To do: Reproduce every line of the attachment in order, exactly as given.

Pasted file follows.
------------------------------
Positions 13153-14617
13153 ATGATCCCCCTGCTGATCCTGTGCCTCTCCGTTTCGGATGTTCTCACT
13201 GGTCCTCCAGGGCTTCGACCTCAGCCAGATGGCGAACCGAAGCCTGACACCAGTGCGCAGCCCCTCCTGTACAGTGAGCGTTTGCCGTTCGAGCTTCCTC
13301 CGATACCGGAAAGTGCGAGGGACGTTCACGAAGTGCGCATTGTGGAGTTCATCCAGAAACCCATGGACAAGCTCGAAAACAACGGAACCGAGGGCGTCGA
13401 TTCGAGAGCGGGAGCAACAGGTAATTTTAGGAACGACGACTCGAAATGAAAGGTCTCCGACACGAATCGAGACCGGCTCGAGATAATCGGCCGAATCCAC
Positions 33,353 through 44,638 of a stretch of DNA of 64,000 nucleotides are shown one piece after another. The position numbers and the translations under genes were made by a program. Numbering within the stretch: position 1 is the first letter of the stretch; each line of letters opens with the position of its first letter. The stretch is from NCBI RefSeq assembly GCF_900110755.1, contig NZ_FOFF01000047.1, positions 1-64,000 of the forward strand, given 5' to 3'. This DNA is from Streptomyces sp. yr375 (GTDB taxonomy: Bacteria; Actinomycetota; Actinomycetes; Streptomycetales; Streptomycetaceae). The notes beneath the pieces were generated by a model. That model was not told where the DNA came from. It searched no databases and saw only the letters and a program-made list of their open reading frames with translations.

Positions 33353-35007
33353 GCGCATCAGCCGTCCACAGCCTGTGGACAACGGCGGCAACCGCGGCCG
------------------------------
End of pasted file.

Positions 13153-14617
13153 ATGATCCCCCTGCTGATCCTGTGCCTCTCCGTTTCGGATGTTCTCACT
13201 GGTCCTCCAGGGCTTCGACCTCAGCCAGATGGCGAACCGAAGCCTGACACCAGTGCGCAGCCCCTCCTGTACAGTGAGCGTTTGCCGTTCGAGCTTCCTC
13301 CGATACCGGAAAGTGCGAGGGACGTTCACGAAGTGCGCATTGTGGAGTTCATCCAGAAACCCATGGACAAGCTCGAAAACAACGGAACCGAGGGCGTCGA
13401 TTCGAGAGCGGGAGCAACAGGTAATTTTAGGAACGACGACTCGAAATGAAAGGTCTCCGACACGAATCGAGACCGGCTCGAGATAATCGGCCGAATCCAC
Positions 33,353 through 44,638 of a stretch of DNA of 64,000 nucleotides are shown one piece after another. The position numbers and the translations under genes were made by a program. Numbering within the stretch: position 1 is the first letter of the stretch; each line of letters opens with the position of its first letter. The stretch is from NCBI RefSeq assembly GCF_900110755.1, contig NZ_FOFF01000047.1, positions 1-64,000 of the forward strand, given 5' to 3'. This DNA is from Streptomyces sp. yr375 (GTDB taxonomy: Bacteria; Actinomycetota; Actinomycetes; Streptomycetales; Streptomycetaceae). The notes beneath the pieces were generated by a model. That model was not told where the DNA came from. It searched no databases and saw only the letters and a program-made list of their open reading frames with translations.

Positions 33353-35007
33353 GCGCATCAGCCGTCCACAGCCTGTGGACAACGGCGGCAACCGCGGCCG